HomeArtist BiographiesArtist Bio: Bobby Scroggins

Artist Bio: Bobby Scroggins

Birth Place: Kansas City, Missouri
Nationality: American
Education: MFA, Southern Illinois University at Edwardsville; BFA, Kansas City Art Institute
Lives and Works: Kentucky
Signature Medium(s): Sculpture, Ceramics

Artwork in collection: Mediaramic Wall Sculpture

Bobby Scroggins was born and raised in Kansas City, Missouri where he began his artistic career. At a very young age he developed a strong interest in the visual arts and began to develop skills as a sculptor and painter. Scroggins studied sculpture and ceramics at The Kansas City Art Institute where he received a Bachelor of Fine Arts degree in 1976. While a student there he was commissioned to create The Leon M. Jordan Monument in Kansas City. This was the first public monument to be erected to an African American leader in the state of Missouri and commissioned by an African American artist. He later received a Master of Fine Arts Degree in the field of sculpture from Southern Illinois University at Edwardsville in 1980 where he was a University and Ford Foundation Fellow. In 1990 he joined the art department at The University of Kentucky as head of Ceramics, and has been an associate professor since 1996.

With his inventive development of sculptural technique "mediaramics," his art takes a magnificent leap into the future. Scroggins' ceramic vessels and mixed media sculptures have been featured in exhibitions throughout the United States, books and publications.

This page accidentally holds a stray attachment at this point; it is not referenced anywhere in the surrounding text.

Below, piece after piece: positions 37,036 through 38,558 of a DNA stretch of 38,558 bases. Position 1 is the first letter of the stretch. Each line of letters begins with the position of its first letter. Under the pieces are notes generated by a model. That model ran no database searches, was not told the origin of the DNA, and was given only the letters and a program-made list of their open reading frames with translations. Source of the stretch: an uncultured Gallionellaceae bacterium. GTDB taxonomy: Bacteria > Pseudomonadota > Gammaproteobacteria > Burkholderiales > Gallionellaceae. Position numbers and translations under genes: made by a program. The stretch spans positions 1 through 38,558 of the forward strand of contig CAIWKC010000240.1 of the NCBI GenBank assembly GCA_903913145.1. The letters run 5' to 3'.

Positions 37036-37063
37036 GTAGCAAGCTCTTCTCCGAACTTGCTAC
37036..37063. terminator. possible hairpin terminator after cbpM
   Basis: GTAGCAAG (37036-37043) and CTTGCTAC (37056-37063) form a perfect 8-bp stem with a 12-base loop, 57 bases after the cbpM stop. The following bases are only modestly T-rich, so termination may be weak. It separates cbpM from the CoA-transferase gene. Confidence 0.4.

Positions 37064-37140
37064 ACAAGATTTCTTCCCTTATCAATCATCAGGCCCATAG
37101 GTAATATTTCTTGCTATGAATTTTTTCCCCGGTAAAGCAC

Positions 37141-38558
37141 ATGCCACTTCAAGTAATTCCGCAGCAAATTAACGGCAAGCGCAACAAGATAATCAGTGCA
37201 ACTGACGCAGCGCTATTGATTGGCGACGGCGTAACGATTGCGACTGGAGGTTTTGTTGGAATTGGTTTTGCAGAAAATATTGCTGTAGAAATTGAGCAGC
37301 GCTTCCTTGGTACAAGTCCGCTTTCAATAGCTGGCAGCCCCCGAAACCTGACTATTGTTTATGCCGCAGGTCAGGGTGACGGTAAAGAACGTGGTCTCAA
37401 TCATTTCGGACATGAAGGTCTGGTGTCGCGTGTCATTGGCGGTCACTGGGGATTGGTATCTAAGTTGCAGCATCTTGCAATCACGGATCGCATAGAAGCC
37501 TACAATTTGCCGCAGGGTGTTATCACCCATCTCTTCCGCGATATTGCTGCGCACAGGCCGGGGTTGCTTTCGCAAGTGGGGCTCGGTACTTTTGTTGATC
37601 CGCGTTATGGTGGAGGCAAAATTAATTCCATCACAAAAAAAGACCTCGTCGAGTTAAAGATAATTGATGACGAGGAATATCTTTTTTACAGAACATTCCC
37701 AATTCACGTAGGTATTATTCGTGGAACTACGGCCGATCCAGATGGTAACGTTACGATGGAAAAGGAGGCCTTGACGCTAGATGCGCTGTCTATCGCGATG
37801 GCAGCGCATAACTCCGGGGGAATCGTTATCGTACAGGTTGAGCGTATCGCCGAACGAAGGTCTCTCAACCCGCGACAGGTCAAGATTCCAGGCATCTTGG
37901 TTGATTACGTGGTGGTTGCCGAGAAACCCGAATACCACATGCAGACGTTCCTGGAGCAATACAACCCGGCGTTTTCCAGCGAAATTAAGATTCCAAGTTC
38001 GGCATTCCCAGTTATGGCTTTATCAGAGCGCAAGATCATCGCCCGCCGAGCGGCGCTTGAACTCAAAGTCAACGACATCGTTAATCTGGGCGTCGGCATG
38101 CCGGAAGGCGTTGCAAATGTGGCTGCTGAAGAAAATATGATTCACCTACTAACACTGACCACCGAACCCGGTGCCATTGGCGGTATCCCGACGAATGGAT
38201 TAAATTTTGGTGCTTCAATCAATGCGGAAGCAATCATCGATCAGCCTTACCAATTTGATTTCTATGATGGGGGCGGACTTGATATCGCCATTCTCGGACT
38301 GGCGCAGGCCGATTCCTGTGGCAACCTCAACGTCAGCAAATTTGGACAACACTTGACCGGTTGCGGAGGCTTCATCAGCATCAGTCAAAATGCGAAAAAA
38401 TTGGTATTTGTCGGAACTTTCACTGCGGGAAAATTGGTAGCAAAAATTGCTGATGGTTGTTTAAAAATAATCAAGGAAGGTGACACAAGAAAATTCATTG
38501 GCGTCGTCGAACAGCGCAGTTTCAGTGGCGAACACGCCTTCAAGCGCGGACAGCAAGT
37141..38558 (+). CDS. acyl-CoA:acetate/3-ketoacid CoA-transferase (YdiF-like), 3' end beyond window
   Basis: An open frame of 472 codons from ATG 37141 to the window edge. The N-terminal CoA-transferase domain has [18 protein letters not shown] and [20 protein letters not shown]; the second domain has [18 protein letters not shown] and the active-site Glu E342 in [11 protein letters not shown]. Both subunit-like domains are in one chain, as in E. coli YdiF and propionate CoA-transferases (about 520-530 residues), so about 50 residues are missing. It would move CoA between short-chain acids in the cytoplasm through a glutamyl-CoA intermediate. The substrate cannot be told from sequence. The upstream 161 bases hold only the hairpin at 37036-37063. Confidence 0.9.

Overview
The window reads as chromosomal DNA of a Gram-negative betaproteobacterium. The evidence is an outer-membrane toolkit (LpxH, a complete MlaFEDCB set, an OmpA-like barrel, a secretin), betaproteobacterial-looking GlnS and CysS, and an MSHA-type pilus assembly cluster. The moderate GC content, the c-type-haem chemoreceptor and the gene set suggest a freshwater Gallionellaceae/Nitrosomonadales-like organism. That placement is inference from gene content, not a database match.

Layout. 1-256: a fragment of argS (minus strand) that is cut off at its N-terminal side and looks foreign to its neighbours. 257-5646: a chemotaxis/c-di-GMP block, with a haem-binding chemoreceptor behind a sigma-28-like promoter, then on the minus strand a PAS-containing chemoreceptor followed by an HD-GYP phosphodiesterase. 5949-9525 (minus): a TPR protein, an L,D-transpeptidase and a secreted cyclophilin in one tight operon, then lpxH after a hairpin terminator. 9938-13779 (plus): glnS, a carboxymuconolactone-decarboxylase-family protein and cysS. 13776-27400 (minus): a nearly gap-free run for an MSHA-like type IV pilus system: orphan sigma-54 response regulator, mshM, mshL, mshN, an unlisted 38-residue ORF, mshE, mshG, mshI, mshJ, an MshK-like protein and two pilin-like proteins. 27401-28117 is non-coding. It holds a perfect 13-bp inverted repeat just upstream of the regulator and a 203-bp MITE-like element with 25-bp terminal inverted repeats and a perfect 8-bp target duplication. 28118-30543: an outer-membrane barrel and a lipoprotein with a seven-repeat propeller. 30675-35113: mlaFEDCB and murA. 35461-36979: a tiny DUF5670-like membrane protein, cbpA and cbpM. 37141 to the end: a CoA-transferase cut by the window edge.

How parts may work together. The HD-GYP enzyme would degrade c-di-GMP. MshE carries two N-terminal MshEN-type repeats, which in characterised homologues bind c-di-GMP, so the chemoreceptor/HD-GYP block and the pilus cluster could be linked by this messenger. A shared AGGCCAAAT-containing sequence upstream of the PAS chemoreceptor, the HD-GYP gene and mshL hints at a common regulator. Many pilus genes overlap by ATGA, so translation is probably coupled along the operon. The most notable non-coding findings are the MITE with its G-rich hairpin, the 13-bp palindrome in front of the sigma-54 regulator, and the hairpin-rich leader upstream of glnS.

Artist Statement:
"My artistic career has spanned a period of over thirty years. Such a proclamation would normally be made by a person many years my senior. The fact is that at a very young age I became involved in a pursuit of the lofty goal of becoming highly skilled, and famous sculptor...A creator of rare, beautiful, and thought provoking objects...An innovator. Over the years some parts of that dream have been realized. Needless to say, others are still in the balance. Although my work continues to evolve in new directions I still find it necessary to re-visit styles, techniques, and ideas from the past. Of course, this means that for me, a series of work is never completed. Every time I return to a previous style or technique I address it with a greater degree of experience and maturity."